Chris bought his farm 8 years ago from his in-laws when he was 25. At that stage it included a 15,000 bird barn and a free-range farm that was a converted cage facility. “Over the last 4 years, we have shut that farm down and built a new 24,000 bird free-range farm in Carterton. My in-laws had bought the original farm when they emigrated here from Holland 36 years ago from another Dutch guy who had started the farm 20 years before that.” He now has 24,000 birds on 13 hectares and has split the birds into 6 flocks housed in 3 large poultry sheds. “We did not build the conventional bricks and mortar shed as the rest of the industry tend to do, but instead built open air canvas tunnel houses. My goal was to build a free-range farm for the least amount of money I could,” he said.
Chris normally has 20,000 birds actively laying at any one time with 4,000 birds either phasing in or out. The farm has an average laying rate of 84%. “All the houses are connected by conveyor belts to the main grading shed where we hand pack them using a 10,000 eggs per hour grader,” Chris said. “We do not wash all the eggs, only the soiled ones that a quick buff does not clean. Any cracked eggs with the membrane still intact go on for further processing to form a whole egg pulp that normally gets sold to larger bakeries. While leaking or severely soiled eggs go on for animal feed.”
Free-range poultry farms in New Zealand are generally quite small and old, therefore the level of investment in technology among farmers is quite low. “On our farm we have invested heavily in technology that monitors feed usage,” said Chris. “It is not as flash or as sophisticated as that found on some of the caged hen farms but we do not have to worry about environment monitoring and fans, as we are naturally vented. We use predominately Hyline Brown birds as they are more suited to our ‘out of the box’ type sheds. There are also some Shaver Brown birds but they seem to need some fine tuning. We always have issues with them as they just can’t manage our more environmental conditions,” he said.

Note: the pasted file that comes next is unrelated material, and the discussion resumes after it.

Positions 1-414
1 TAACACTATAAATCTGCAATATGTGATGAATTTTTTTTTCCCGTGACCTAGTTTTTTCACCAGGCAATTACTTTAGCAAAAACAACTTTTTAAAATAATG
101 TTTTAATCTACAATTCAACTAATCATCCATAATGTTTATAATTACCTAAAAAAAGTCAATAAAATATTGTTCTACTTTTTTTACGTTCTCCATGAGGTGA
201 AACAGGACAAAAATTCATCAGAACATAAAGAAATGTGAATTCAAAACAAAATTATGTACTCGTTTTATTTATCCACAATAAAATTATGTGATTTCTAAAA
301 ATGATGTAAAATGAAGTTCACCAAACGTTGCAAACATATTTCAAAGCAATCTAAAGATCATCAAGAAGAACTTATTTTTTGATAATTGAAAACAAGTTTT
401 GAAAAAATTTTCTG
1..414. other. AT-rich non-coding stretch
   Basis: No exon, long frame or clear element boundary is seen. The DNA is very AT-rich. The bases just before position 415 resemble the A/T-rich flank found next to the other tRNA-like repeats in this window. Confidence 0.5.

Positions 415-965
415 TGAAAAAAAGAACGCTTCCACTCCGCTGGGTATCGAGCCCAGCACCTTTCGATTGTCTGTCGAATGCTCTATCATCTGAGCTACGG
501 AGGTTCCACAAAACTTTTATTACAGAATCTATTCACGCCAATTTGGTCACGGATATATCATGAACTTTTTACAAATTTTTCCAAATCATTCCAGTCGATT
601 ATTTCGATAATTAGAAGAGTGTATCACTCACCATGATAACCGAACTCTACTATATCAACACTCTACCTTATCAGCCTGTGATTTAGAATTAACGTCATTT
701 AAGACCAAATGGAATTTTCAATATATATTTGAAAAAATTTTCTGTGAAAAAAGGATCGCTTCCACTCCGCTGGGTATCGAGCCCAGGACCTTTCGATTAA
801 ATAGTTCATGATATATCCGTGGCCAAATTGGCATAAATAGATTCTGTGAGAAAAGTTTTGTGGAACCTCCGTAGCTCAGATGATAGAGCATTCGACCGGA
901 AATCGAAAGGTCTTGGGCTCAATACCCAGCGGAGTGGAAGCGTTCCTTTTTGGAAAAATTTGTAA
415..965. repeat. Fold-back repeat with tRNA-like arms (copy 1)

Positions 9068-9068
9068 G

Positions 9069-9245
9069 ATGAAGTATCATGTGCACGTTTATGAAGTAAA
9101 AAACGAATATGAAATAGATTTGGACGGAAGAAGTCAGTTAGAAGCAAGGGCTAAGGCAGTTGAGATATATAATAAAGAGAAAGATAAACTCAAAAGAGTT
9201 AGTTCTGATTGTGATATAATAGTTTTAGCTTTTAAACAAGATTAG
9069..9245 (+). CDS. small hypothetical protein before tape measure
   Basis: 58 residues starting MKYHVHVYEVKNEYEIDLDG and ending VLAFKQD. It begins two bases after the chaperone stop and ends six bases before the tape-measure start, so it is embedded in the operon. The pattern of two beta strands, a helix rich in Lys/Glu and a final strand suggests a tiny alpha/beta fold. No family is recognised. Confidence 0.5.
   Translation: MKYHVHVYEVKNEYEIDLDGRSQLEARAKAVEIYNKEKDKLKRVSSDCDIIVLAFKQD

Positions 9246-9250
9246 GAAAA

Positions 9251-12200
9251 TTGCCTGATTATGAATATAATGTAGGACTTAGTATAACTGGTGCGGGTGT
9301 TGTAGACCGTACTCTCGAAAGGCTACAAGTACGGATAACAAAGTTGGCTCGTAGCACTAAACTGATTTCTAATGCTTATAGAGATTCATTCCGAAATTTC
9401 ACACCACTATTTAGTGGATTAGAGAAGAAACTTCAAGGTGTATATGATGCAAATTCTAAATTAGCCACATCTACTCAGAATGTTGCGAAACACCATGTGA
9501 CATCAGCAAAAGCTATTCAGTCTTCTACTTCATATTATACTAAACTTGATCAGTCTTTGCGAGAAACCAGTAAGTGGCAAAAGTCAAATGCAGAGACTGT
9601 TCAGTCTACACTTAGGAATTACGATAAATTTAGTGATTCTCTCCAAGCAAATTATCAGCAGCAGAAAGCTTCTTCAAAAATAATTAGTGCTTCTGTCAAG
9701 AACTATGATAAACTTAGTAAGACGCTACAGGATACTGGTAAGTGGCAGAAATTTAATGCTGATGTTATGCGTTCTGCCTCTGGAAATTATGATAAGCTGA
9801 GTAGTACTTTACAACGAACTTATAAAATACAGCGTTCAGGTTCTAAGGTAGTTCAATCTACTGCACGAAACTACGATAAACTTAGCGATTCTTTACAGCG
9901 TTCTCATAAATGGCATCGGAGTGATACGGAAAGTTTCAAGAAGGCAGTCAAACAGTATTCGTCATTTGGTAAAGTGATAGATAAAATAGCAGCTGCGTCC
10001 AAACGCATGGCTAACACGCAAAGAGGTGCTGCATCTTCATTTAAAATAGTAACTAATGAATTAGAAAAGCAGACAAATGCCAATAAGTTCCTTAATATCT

Egg price is always such a sensitive topic around here, but on average farmers receive between US$ 3.50 and US$ 4.50 per dozen taking in all the tray or box size variants
Birds are normally culled at Wairarapa Eggs at around 80 weeks old. However, due to the current national egg oversupply the national flock size has been deemed too big, forcing Chris to cull 2.5 months early. Desperate measures in desperate times. The feed costs for an island nation are always going to be higher than for other parts of the world and New Zealand is no exception. “Our feed prices are around US$ 710 per tonne and we source form a local feed mill just around the corner. Egg price is always such a sensitive topic around here, but on average farmers receive between US$ 3.50 and US$ 4.50 per dozen taking in all the tray or box size variants.” Looking ahead the main challenge for Chris is the market uncertainty. Even though New Zealand seemed to get Covid-19 under control at an early stage, the food service sector is still to some extent suffering.